When compared with other handsets in its price range, I must say that this is the most premium looking handset you’ll encounter. On top of the good looks, the size of this handset is ideal for most of the hand sizes. On the front, you can notice a metal finished line going over the edges. There is an Honor branding and no capacitive or physical button on the front bottom part. Instead, you’ll see the on-screen button, once you unlock the device. On front top, you can see the set of sensors along with earpiece and the front facing camera module. On the rear you’ll notice a little bump; it is because of the camera. Though, note that there are some sorts of coatings protecting the camera lens, which we discuss in the camera section. Alongside the camera module, you can see the LED flash and a fingerprint sensor just below the camera sensor. There is not much on the back to explore. You’ll see the second branding of the Honor logo on the rear bottom of the device.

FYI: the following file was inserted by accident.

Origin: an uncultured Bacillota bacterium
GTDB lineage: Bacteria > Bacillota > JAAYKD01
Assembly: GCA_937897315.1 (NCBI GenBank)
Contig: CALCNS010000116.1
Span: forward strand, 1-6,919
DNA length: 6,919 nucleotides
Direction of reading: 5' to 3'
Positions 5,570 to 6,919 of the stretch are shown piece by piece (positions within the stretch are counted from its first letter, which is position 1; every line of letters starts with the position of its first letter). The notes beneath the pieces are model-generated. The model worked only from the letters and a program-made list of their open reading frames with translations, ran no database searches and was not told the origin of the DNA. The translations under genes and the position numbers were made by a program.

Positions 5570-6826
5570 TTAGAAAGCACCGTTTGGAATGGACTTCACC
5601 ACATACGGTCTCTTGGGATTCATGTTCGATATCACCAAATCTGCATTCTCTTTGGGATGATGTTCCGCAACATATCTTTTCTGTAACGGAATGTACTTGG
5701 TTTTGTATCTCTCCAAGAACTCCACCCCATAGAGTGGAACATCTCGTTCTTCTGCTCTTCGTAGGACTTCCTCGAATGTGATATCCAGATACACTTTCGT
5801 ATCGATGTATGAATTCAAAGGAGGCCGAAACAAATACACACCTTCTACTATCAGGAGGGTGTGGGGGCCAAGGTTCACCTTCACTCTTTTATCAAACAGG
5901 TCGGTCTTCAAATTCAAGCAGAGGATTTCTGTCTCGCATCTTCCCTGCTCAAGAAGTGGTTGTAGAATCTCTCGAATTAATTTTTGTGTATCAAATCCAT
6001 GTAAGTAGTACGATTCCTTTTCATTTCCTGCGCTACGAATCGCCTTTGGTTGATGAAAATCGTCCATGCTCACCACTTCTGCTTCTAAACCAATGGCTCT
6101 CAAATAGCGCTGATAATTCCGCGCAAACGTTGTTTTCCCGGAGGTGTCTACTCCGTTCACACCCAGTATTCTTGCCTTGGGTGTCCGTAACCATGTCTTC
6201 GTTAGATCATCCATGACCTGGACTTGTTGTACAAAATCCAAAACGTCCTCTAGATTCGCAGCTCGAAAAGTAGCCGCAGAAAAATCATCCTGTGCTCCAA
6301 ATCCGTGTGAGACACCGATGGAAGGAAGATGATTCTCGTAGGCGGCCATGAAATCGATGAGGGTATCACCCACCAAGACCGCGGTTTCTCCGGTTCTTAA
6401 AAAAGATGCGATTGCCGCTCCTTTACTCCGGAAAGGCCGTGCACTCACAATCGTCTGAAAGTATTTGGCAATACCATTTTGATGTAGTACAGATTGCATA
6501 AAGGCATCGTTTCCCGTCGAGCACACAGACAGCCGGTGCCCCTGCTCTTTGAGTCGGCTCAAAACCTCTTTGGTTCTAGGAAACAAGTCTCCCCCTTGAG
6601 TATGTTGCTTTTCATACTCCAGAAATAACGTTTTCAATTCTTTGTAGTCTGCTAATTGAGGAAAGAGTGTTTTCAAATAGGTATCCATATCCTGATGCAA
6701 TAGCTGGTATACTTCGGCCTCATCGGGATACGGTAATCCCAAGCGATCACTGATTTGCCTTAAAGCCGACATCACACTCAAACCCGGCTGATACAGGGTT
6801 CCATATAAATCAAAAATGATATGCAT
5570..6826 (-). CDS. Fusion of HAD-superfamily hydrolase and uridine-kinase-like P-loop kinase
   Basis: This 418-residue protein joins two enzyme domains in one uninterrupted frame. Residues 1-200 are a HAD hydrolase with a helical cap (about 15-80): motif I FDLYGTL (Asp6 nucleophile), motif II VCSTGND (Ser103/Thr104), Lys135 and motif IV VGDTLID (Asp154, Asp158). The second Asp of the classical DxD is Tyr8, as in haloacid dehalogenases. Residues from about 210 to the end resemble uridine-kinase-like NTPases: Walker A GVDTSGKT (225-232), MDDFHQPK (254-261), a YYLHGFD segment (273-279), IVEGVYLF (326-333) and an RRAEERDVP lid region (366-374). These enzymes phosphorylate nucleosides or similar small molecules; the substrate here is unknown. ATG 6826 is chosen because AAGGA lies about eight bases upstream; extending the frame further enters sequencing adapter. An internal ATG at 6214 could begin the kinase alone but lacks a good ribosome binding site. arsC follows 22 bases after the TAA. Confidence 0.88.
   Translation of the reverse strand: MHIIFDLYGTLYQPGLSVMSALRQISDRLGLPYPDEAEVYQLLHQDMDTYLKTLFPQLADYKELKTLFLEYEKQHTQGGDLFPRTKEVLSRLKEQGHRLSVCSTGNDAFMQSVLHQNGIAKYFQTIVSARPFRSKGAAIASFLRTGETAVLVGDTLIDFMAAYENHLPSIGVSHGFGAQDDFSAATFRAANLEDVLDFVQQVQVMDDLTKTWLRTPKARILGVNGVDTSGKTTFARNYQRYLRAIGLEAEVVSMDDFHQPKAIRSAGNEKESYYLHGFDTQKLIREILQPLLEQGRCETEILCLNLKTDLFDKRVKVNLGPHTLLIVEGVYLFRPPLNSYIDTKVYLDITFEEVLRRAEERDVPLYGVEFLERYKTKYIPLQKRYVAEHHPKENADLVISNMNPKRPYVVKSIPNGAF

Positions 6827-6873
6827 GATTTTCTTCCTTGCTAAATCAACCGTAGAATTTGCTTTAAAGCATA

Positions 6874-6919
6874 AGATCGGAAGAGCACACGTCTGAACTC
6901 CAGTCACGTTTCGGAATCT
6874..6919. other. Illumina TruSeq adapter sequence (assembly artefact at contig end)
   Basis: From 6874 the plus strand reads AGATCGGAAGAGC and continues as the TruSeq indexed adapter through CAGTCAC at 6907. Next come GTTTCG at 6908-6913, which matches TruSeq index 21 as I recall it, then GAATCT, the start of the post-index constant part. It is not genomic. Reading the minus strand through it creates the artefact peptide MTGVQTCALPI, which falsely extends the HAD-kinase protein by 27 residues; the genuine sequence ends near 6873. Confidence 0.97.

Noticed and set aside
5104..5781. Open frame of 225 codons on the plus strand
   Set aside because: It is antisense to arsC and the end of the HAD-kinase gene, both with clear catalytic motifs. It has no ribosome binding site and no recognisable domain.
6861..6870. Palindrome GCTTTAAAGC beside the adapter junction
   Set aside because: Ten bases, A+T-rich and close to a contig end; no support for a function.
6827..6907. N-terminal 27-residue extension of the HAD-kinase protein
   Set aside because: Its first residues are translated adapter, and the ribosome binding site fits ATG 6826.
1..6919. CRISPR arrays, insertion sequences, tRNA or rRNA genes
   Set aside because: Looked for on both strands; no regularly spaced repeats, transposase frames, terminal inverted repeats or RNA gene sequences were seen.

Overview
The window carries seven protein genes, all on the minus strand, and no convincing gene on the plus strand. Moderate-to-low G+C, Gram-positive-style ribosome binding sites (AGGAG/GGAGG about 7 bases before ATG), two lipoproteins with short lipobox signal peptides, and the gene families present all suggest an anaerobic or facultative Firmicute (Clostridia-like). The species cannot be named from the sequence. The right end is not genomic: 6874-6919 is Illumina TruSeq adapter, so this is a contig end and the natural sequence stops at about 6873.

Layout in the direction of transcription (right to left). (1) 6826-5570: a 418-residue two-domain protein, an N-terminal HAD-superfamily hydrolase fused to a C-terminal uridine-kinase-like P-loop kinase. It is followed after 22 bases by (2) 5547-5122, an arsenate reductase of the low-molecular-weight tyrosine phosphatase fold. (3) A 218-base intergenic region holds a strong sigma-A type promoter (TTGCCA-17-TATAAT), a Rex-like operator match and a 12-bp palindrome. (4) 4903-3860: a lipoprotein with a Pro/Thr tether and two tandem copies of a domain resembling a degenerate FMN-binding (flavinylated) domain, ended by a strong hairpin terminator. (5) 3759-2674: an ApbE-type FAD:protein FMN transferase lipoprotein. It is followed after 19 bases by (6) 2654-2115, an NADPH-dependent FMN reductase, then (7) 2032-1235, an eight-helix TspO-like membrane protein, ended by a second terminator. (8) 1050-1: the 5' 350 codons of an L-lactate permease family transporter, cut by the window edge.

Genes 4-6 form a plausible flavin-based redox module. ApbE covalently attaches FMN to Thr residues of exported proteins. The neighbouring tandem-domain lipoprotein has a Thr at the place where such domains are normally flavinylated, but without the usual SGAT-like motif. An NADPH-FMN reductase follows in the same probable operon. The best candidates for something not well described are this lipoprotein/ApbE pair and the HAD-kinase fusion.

Moving on to ports, the brand has clearly researched a lot on the behavior of the smartphone users, as the ports are placed in an intuitive manner. Or maybe it’s just too obvious sometimes that where the ports and buttons should be placed. The right-hand side houses volume and power buttons while the left edge is empty. The top edge has a 3.5mm audio jack and a microphone, whereas on the bottom edge you’ll see the dual grill one of which is for a loudspeaker and between that is the microUSB port 2.0. We feel the device has a lot to offer in terms of the design language, overall I would say it’s the best-designed handset you can buy in this price range.
The brand is touting its display as sumptuous, all because of the high pixel density of 423 PPI (Pixel Per Inch). Considering many brands have launched handsets with 5.5-inch size, thinking it’s the ideal size, but we still think that 5.2-inch is a sweet spot for display size. I have been using Samsung Galaxy S7 for a long time, and Honor 5C feels similar in size as it is. I would have preferred an AMOLED display, because let’s face it they are pretty great when it comes to true color output, the black looks black and white looks white. Meaning the colors are true to life, nothing low or high saturation. Though, you would have to understand the Honor has done the pretty great job even with LCD panel. There is a 74% screen to body ratio on the device, which is good enough considering the competition. Eventually, giving display more room, although, it’s not that bright.